Med 2014

The 2014 cruising season has finally begun. I will be the first to admit my negligence in not blogging our trip to Croatia toward the end of last season after Greece, but I think I was having such a good time I just never got around to doing it. I will get around to the details of it sooner or later, but for now I will be fast forwarding to this year!

Last season ended with a cruise on a cruise ship across the Atlantic. Why you say? First of all, a two week cruise is cheaper than a business class air ticket, if you can believe that. Secondly, it is very relaxing and lastly, the time zones change only once every few days and by the time you arrive in Florida, our home, you suffer no jet lag. We liked it so much that we decided to do the same trip coming back to Croatia this spring, via London. Oh, one more BIG advantage. There are no limitations on luggage on a ship so we brought 8 suitcases, two of which were filled with clothes and the other six with spare boat parts! See what that costs you on a transatlantic flight!
The smaller 2 of the 8 had clothes in them

We ended up wintering at Mandalina Marina in Sibenik, Croatia, which turned out to be a wonderful place. They are in the process of building a 5 Star resort and it looks to me like it will be finished in about a year or two. Both Ken on Sans Souci and I employed a great guy named Ante Muic to look after our boats and he did a great job. In the past we have had both decent and absolutely HORRID experiences from our “winter watchers”. Many times the boats were neglected and in one instance the watcher was so negligent that we had damage to our boats. We generally are only there for one season and they know it. Ante was a different Breed. He really cared about the boats and did his best job. I highly recommend him.

I had three projects that were to be done over the winter. Two of them came out spectacular and the other, the varnish, just never got done, which was disappointing. It really looks horrible and will have to wait until the end of the season to get it done. My hope is that it gets really bad and just completely flakes off. I have zero patience for doing it myself and it would probably end up looking worse than it does now!

We had a new canvas cover made for the upper aft deck and it came out really nice. The only problem was that the guy who made it put a HUGE advertising sign attached to the canvas and I had to wait until we left to clip the stitches off and remove it. I did not want to hurt his feelings.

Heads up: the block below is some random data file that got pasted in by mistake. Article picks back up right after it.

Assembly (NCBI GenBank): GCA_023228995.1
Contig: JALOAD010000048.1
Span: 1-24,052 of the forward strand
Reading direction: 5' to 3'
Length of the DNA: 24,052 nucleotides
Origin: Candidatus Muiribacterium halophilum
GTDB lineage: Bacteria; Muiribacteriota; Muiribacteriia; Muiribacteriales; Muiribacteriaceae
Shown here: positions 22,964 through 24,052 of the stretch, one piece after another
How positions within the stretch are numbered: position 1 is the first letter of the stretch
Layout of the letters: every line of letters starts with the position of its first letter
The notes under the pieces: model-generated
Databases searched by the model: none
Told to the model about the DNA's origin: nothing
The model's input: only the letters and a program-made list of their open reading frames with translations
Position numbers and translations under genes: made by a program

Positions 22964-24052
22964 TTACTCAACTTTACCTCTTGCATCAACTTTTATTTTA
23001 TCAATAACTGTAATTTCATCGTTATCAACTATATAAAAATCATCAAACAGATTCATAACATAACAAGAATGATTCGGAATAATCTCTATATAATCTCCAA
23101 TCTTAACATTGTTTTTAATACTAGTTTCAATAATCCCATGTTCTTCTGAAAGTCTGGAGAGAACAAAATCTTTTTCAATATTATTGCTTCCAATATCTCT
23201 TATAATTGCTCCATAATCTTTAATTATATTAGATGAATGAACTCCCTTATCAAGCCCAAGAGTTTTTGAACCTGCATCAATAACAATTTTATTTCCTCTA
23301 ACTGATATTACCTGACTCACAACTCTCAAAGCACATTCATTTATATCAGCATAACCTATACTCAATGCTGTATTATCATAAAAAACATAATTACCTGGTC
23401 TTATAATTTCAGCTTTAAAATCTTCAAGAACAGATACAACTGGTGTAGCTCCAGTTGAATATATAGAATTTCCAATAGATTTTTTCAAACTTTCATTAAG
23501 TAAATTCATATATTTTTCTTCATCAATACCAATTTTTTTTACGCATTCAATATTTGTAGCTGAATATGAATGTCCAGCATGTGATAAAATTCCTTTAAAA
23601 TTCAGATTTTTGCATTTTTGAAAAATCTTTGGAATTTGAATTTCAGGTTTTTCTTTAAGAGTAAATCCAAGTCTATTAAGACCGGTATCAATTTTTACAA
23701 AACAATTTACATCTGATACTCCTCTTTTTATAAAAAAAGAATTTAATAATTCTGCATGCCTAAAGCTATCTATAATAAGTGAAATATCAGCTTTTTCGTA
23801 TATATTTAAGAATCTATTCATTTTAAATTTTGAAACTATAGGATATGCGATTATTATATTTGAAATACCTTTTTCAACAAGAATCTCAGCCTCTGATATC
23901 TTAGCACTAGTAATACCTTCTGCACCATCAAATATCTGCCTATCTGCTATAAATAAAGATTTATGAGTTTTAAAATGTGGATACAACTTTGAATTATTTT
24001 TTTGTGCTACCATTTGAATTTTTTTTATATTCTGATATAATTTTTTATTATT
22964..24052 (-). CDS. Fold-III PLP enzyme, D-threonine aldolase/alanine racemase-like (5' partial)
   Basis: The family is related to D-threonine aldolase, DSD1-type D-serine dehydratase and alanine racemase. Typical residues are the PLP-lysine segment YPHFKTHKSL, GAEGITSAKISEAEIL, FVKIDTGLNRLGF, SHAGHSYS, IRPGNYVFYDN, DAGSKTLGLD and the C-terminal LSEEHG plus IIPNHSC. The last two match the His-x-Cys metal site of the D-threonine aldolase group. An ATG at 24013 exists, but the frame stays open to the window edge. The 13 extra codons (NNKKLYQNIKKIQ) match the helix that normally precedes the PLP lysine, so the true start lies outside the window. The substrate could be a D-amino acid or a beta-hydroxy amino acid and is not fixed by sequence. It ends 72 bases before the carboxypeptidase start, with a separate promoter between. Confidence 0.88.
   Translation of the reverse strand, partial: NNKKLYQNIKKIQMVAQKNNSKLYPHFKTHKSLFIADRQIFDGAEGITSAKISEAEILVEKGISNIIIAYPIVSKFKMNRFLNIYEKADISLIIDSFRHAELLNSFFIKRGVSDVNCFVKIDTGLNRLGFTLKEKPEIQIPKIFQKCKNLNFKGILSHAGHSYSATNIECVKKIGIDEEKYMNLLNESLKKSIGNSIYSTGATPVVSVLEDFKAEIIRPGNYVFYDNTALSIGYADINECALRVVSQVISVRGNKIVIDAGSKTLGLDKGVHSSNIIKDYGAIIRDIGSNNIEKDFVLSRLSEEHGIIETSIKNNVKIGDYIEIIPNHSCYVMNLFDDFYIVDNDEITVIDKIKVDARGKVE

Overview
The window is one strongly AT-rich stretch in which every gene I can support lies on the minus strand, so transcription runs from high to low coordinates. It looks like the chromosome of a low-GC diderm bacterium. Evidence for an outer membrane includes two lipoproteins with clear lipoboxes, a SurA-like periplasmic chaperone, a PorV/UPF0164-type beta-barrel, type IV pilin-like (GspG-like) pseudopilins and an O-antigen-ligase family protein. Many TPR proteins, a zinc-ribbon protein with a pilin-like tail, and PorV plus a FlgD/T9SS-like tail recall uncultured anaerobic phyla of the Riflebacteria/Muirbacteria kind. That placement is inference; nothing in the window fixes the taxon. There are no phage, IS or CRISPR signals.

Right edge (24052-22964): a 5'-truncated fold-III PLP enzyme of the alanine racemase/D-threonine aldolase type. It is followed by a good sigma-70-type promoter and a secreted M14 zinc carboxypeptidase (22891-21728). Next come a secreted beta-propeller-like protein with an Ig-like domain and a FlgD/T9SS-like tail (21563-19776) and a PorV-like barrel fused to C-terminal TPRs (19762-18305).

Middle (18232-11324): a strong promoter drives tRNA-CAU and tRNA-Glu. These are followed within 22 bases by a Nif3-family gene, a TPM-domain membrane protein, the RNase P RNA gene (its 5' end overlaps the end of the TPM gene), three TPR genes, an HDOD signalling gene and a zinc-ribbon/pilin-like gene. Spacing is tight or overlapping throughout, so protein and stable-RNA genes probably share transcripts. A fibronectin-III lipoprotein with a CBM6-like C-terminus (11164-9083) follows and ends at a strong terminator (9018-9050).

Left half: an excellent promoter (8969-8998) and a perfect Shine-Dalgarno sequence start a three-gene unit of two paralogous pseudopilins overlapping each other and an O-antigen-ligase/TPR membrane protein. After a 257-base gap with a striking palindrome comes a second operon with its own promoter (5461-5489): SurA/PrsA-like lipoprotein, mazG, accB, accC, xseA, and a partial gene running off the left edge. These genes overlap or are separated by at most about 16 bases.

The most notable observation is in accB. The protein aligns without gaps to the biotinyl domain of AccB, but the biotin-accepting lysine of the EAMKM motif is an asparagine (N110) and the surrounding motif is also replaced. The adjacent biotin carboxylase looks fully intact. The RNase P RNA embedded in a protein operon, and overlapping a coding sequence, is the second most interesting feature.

New canvas aft top


One day, about ten years ago, not long after we had purchased Seabird, we were docked at our marina in St Augustine, FL and the guy who was waxing our hull asked us to turn the boat around in the slip so that he could wax the other side. I backed out of the slip into shallow water and got stuck in the mud. I revved up the engine to free us and went back into the slip. Shortly after that, an angry, red faced little guy came charging down the dock, waving his arms, screaming and yelling at us. Evidently, when I revved the engine, a plume of greasy black soot came out of the exhaust pipe and landed on his wife, who was wearing a pure white cocktail dress, now covered with the innards of Seabird’s main beast of an engine. I looked over only to see this poor woman in tears, covered in black spots, looking sort of like a white Leopard. I apologized profusely and offered to pay for the cleaning or a new dress. Her husband was very gracious and did not want any payment. Since that day, we have periodically “dusted” other boats from Connecticut to Thailand, and maybe a few people too! All of these apologies in different languages were getting kind of old. Here is the story……

We have had this nagging exhaust problem on Seabird since we owned purchased the boat 11 years ago. Many, if not most Nordhavns have what is called a “dry exhaust”. Most pleasure boats have a seawater pump that sends water to a heat exchanger on the engine, cooling it and then sending the water, mixed with the exhaust, overboard. Most Nordhavns have my system which is similar to a diesel truck system that sheds the exhaust, without mixing in any seawater, high above the boat thorough a long pipe. The engine is cooled by a network of pipes that are attached to the outside of the hull on the bottom. The seawater cools the pipes with coolant running through them, which subsequently cools the engine by circulating it in a closed loop. It is a VERY reliable system with a negligible failure rate because there is no seawater coming into the boat for cooling.